A survey to determine Britain’s public view on energy sources delivered interesting results. The British is all for renewable energy, but they remain divided, and perhaps even indecisive, on the matter of large-scale hydraulic fracturing. But could this be due to published government reports leaning towards support for large-scale hydraulic fracturing in Britain?
‘Britain’s geohydrological conditions acceptable for fracking‘
Earlier in 2012, scientists associated with the Royal Academy of Engineering and the Royal Society officially reported that hydraulic fracturing, or fracking as it is more commonly known, could be given the go-ahead in Britain. Their reasoning is based on the geophysical characteristics of Britain: geological and geohydrological conditions that could potentially sustain fracking. Sustaining fracking with limited environmental pollution and contamination, that is, according to the Royal Academy of Engineering and the Royal Society scientists.
The study anticipated no major seismic risks, or at least, nothing more than small earthquakes with tremors similar to the ramblings of a truck. The scientists involved did however recommend that rigid guidelines and monitoring be incorporated – should the British government go ahead with large-scale fracking.
A complicated and dry matter
According to Britain’s Department of Energy & Climate Change (DECC), shale gas exploration throughout the UK is still in an infant phase and figures on the available shale gas reserves are not yet reliable. But this does not mean that the UK does not have significant sources of shale gas. A 2010 British Geological Survey gave indications of potential shale gas supply that could fuel the UK for some time.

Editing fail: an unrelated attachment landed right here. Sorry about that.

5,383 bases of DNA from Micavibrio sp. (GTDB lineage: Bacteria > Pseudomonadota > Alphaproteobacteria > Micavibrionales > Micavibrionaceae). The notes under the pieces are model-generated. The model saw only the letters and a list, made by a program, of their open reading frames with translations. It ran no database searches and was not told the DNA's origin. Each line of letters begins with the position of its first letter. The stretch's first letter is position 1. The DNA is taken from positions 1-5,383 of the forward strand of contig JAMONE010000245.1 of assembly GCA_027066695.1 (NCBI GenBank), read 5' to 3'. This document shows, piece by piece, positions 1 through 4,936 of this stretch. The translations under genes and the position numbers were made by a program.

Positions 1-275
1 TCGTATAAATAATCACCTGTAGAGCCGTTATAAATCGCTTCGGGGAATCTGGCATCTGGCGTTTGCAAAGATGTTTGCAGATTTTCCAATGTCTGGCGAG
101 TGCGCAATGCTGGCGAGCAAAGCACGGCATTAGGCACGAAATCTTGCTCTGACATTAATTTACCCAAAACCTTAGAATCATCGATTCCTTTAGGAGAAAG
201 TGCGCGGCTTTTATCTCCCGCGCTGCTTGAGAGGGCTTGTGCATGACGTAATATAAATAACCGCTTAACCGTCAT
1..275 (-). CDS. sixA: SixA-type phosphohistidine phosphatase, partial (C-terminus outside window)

But the matter is largely more complicated than this. A former BBC News journalist reported on two minor earthquakes associated with the UK’s very first fracking attempt. And it is only after these two minor earthquakes that the study by the Royal Academy of Engineering and the Royal Society study were undertaken.
The amount of water needed for fracking operations is a major global concern. Frankly, these water reserves are not available or sustainable, regardless of geographical location. The consumption figures is beyond worrying: estimates are that a single fracking attempt requires five million gallons of water. The amount of water required can vary with the depth of the well. But note, freshwater is needed – it makes one question why on earth is fracking even potentially on the books?
Convincing against fracking needed
With the recent discovery of extensive shale gas in northern England, as well as the shrinking oil and gas resources in Britain’s North Sea, there is a good chance that British government could explore large-scale fracking as an option to secure the country’s energy needs, albeit for short-term energy security.
However, with the recent public survey totaling both the anti-fracking and pro-fracking groups of Brits at 30%, there could well be an opportunity for increased awareness raising on the environmental impacts and hazards associated with fracking. And potential convincing of the 30% pro-fracking Brits that fracking indeed will cause large-scale environmental and resource destruction.
Photo credits: some rights reserved by simpson391 and cecily.rose via flickr.